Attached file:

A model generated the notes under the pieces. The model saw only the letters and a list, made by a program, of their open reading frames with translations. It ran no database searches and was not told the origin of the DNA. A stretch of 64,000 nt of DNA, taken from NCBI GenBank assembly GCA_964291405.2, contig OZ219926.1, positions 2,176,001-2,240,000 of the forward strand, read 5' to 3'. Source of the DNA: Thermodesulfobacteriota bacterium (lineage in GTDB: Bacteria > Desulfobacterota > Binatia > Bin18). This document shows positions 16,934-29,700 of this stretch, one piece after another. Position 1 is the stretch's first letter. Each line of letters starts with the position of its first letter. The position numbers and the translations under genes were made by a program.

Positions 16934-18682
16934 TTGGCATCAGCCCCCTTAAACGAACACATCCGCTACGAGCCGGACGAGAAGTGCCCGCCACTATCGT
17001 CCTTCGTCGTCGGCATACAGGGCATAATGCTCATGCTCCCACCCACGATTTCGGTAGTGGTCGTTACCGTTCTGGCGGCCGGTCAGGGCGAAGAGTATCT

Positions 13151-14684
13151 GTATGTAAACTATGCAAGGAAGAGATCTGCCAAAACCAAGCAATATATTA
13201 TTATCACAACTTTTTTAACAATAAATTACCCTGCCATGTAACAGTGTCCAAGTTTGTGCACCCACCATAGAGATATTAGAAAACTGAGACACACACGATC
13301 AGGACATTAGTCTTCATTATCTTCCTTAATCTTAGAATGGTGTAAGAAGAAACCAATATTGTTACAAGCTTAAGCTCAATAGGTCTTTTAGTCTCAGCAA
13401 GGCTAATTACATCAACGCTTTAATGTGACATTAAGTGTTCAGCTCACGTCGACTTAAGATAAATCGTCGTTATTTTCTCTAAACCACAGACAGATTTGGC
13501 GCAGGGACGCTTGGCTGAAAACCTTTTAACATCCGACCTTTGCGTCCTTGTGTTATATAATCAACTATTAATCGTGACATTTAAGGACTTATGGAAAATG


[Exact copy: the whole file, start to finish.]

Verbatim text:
A model generated the notes under the pieces. The model saw only the letters and a list, made by a program, of their open reading frames with translations. It ran no database searches and was not told the origin of the DNA. A stretch of 64,000 nt of DNA, taken from NCBI GenBank assembly GCA_964291405.2, contig OZ219926.1, positions 2,176,001-2,240,000 of the forward strand, read 5' to 3'. Source of the DNA: Thermodesulfobacteriota bacterium (lineage in GTDB: Bacteria > Desulfobacterota > Binatia > Bin18). This document shows positions 16,934-29,700 of this stretch, one piece after another. Position 1 is the stretch's first letter. Each line of letters starts with the position of its first letter. The position numbers and the translations under genes were made by a program.

Positions 16934-18682
16934 TTGGCATCAGCCCCCTTAAACGAACACATCCGCTACGAGCCGGACGAGAAGTGCCCGCCACTATCGT
17001 CCTTCGTCGTCGGCATACAGGGCATAATGCTCATGCTCCCACCCACGATTTCGGTAGTGGTCGTTACCGTTCTGGCGGCCGGTCAGGGCGAAGAGTATCT

Positions 13151-14684
13151 GTATGTAAACTATGCAAGGAAGAGATCTGCCAAAACCAAGCAATATATTA
13201 TTATCACAACTTTTTTAACAATAAATTACCCTGCCATGTAACAGTGTCCAAGTTTGTGCACCCACCATAGAGATATTAGAAAACTGAGACACACACGATC
13301 AGGACATTAGTCTTCATTATCTTCCTTAATCTTAGAATGGTGTAAGAAGAAACCAATATTGTTACAAGCTTAAGCTCAATAGGTCTTTTAGTCTCAGCAA
13401 GGCTAATTACATCAACGCTTTAATGTGACATTAAGTGTTCAGCTCACGTCGACTTAAGATAAATCGTCGTTATTTTCTCTAAACCACAGACAGATTTGGC
13501 GCAGGGACGCTTGGCTGAAAACCTTTTAACATCCGACCTTTGCGTCCTTGTGTTATATAATCAACTATTAATCGTGACATTTAAGGACTTATGGAAAATG